"We're angry at the broken promises, the lies, and the abandonment," said Hermach, who joined Nader Monday at the press conference in Washington. "This isn't an aberrant thing - is a consistent pattern of the Democratic Party becoming more and more like the Republican party - if not worse than the Republican party."
More than 100 grassroots environmental leaders from 25 states have signed on with Environmentalists Against Gore.
Also on board is Lois Gibbs, who in the late 1970s led the fight to get the U.S. Environmental Protection Agency to clean up toxic pollution in the infamous Love Canal neighborhood in upstate New York.
Hermach said he started the group when he heard that the Sierra Club was going to endorse Gore, even though the vice president had clashed with the group over NAFTA, the World Trade Organization and other matters.
"Al Gore stopped, blocked or obstructed every single one of those campaigns, and the Sierra Club endorsed him anyway," Hermach said. "That really begs the question - or the conclusion - the Sierra Club is a political front group for the Democratic Party."
That was the conclusion reached by David Brower, who resigned in protest from the Sierra Club's board of directors earlier this year.
"Al Gore talks tough about protecting the environment, but whenever money and political dealers ask him to, Gore uses his power to hurt working families and the earth," Brower said. "Gore seems to think that because he wrote about how to save the planet in "Earth in the Balance," he can get away with the same cheap and short sighted political behavior he criticizes in his book."
To that end, Brower, Hermach and the other environmentalists who have joined forces with the Green Party are calling for Nader to be included in the upcoming presidential debates.
Nader and his supporters reject that reasoning, calling it artificial and completely arbitrary. Nader cites other polls that indicate that voters want the debates opened up to third party candidates, and that they want subject matter like environmental racism discussed in the public forum.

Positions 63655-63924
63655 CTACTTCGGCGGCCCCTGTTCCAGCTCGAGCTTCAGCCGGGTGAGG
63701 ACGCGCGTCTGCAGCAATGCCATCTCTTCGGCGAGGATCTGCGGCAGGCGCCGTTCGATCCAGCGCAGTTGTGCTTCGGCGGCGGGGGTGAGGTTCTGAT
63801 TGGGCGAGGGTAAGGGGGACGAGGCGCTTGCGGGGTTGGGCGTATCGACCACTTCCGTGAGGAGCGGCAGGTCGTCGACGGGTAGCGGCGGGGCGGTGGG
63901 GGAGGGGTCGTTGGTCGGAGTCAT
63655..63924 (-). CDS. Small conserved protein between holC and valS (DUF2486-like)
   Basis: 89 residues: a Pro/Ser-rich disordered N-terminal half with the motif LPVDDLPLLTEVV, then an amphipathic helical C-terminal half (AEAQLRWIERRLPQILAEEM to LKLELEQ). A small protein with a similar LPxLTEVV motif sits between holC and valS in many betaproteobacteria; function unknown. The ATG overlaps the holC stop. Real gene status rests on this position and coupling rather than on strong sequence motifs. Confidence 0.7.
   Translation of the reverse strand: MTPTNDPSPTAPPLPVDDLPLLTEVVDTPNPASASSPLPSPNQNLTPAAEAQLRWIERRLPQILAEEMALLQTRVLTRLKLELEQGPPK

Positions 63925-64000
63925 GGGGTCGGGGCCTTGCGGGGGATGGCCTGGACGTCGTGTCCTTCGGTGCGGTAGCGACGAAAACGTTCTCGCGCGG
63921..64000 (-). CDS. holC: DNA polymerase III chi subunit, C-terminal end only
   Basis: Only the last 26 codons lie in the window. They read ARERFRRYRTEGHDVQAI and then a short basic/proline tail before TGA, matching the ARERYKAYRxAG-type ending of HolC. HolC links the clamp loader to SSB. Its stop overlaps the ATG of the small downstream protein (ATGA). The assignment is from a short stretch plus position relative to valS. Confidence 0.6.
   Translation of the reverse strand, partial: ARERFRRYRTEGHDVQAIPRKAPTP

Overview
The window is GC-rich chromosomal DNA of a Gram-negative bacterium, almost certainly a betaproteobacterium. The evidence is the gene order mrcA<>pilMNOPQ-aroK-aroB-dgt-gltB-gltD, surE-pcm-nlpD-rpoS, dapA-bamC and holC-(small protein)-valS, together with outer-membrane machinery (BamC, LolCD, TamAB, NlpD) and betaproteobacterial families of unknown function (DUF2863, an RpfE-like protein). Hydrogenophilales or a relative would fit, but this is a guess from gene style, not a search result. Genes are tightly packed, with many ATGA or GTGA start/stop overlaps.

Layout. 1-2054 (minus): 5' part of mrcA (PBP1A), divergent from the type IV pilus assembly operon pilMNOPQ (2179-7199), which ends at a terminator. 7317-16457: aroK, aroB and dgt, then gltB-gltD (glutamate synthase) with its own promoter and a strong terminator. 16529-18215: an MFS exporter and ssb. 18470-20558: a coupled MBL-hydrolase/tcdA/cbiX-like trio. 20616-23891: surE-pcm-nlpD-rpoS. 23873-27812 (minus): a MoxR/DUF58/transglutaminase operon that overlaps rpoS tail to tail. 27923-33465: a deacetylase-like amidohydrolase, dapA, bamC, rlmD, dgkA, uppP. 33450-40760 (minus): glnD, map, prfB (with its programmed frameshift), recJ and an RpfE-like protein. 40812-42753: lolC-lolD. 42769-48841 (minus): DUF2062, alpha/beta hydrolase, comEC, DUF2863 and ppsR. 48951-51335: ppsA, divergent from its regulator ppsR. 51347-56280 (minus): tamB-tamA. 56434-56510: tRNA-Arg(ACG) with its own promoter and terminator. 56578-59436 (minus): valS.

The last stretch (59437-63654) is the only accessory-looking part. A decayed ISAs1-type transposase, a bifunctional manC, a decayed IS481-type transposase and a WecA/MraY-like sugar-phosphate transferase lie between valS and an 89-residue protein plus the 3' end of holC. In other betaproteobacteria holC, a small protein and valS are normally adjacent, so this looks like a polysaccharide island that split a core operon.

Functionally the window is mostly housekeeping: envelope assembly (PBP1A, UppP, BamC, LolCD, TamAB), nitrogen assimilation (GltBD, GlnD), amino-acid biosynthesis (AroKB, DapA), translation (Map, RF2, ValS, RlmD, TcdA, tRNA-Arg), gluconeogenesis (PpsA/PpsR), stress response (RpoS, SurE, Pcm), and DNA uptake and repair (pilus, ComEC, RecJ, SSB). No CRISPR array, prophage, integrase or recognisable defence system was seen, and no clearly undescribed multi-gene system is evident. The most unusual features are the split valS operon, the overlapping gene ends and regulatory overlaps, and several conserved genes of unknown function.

Nader says he will be in Boston, Massachusetts on October 3, the evening of the first scheduled debate between Gore and Bush.
"The two parties are not going to get away with this kind of exclusion," he said. "It's outrageous that our democracy is not strong enough to put an end to it."
Nader supporters and others who advocate opening the debates to third party candidates last week occupied the Commission on Presidential Debates' offices in downtown Washington, DC. Police removed the protesters, but there were no arrests.
The protesters say they will be back in force this week. They also vow to disrupt or delay the October 3 debate in Boston if Nader and other third party candidates are excluded.
In 1971, Nader founded the national organization Public Citizen, to be the consumers’ eyes and ears in Washington, working for consumer justice and government and corporate accountability. More than 150,000 people are now involved in the six branches of Public Citizen: Congress Watch, Health Research Group, Litigation Group, Critical Mass Energy Project, Global Trade Watch and Buyers Up, which "work to protect Americans from government and corporate power," the Nader campaign says.